The use of, or possession with intent to use, drug paraphernalia, for the purpose of planting, propagating, cultivating, growing, harvesting, manufacturing, compounding, converting, producing, processing, preparing, testing, analyzing, packing, repacking, storing, containing, concealing, injecting, ingesting, inhaling, or otherwise introducing into the human body a controlled substance in violation of the Controlled Substances Act. (C.S. Section 13, subsection 32) The delivery of, possession of with intent to deliver, or to manufacture with intent to deliver, drug paraphernalia, knowing, or under circumstances where on reasonably should know, that it would be used to plant, propagate, cultivate, grow, harvest, manufacture, compound, convert, produce, process, prepare, test, analyze, pack, repack, store, contain, conceal, inject, ingest, inhale, or otherwise introduce into the human body a controlled substance in violation of this act. (C.S. Section 13, subsection 33)
The placing in any newspaper, magazine, handbill, or other publication any advertisement, knowing, or under circumstances where one reasonably should know, that the purpose of the advertisement, in whole or in part is to promote the sale of objects designed or intended for use as drug paraphernalia. (C.S. Section 13, subsection 34)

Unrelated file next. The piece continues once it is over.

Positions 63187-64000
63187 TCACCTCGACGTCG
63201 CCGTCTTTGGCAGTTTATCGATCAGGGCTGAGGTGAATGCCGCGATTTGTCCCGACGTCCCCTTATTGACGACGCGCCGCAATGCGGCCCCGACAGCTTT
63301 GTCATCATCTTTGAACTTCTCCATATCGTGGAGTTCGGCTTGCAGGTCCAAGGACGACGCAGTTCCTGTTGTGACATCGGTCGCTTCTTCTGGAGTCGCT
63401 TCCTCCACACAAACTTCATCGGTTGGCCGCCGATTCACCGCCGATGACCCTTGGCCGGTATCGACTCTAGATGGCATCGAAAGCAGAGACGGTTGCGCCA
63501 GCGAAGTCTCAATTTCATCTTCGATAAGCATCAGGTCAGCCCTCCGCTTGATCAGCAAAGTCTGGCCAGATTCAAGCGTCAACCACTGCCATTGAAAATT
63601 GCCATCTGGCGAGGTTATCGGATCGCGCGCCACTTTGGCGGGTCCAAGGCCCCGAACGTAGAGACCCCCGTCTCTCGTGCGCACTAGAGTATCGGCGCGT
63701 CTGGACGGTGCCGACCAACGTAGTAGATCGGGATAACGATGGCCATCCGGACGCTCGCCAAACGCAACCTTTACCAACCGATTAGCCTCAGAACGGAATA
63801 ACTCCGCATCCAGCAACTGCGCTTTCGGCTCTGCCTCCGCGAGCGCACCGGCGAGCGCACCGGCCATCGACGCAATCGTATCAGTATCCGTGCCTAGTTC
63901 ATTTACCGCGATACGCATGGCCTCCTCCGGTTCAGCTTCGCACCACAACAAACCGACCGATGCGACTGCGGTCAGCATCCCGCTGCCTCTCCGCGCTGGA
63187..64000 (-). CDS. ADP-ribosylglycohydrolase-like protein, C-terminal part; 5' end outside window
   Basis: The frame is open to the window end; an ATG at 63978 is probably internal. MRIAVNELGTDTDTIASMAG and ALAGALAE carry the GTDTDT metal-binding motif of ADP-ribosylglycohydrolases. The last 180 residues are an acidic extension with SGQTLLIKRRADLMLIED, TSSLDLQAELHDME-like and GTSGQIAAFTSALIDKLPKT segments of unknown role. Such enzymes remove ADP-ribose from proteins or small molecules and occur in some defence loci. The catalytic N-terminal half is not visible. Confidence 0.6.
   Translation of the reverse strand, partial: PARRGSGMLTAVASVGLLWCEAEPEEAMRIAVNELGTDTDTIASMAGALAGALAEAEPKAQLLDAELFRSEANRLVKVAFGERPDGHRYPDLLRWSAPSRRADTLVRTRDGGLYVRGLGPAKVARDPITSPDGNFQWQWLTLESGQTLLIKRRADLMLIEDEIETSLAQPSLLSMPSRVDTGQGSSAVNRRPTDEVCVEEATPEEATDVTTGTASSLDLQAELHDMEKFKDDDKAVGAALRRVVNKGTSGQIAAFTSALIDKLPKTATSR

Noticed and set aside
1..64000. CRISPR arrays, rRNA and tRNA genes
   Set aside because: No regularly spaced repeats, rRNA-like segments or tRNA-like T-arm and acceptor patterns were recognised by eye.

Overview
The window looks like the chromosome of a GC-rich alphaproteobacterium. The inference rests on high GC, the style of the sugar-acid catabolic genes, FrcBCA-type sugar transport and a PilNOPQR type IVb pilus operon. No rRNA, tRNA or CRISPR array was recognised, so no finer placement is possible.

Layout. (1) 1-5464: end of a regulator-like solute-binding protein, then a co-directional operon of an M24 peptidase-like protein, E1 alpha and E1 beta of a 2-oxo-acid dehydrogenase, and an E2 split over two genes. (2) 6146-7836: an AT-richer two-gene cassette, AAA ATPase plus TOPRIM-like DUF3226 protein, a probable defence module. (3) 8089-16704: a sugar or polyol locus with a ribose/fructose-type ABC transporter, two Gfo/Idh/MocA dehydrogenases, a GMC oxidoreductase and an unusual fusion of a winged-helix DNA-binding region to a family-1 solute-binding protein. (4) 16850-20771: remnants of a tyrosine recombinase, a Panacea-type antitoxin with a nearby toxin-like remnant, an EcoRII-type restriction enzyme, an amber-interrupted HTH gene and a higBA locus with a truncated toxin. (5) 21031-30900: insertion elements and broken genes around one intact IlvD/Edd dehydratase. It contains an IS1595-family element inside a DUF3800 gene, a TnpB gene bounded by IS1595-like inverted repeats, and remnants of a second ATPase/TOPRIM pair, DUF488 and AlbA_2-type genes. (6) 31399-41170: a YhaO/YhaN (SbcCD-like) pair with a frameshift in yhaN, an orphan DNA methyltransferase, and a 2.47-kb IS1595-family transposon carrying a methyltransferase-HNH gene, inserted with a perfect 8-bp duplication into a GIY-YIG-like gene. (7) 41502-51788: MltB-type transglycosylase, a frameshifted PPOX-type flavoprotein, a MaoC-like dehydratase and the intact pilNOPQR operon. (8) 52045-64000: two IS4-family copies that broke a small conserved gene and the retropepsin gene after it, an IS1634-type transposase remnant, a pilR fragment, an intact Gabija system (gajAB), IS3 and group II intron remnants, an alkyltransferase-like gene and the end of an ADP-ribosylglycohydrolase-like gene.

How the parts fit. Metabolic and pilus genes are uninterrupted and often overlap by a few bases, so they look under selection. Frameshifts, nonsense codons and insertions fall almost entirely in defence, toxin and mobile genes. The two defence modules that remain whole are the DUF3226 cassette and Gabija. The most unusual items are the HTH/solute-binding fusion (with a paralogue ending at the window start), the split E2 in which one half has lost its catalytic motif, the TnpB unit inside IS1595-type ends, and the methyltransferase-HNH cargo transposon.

Any person who violates the above, is guilty of a misdemeanor and upon conviction thereof shall be sentenced to pay a fine not exceeding two thousand five hundred dollars ($2500) or to imprisonment not exceeding one (1) year, or both. Any person who violates clause (33) by delivering paraphernalia to a person under eighteen (18) years of age who is three (3) or ore years his junior shall be guilty of a misdemeanor of the second degree and upon conviction thereof be sentenced to pay a fine not exceeding five thousand dollars ($5000) or to imprisonment not exceeding two (2) years, or both.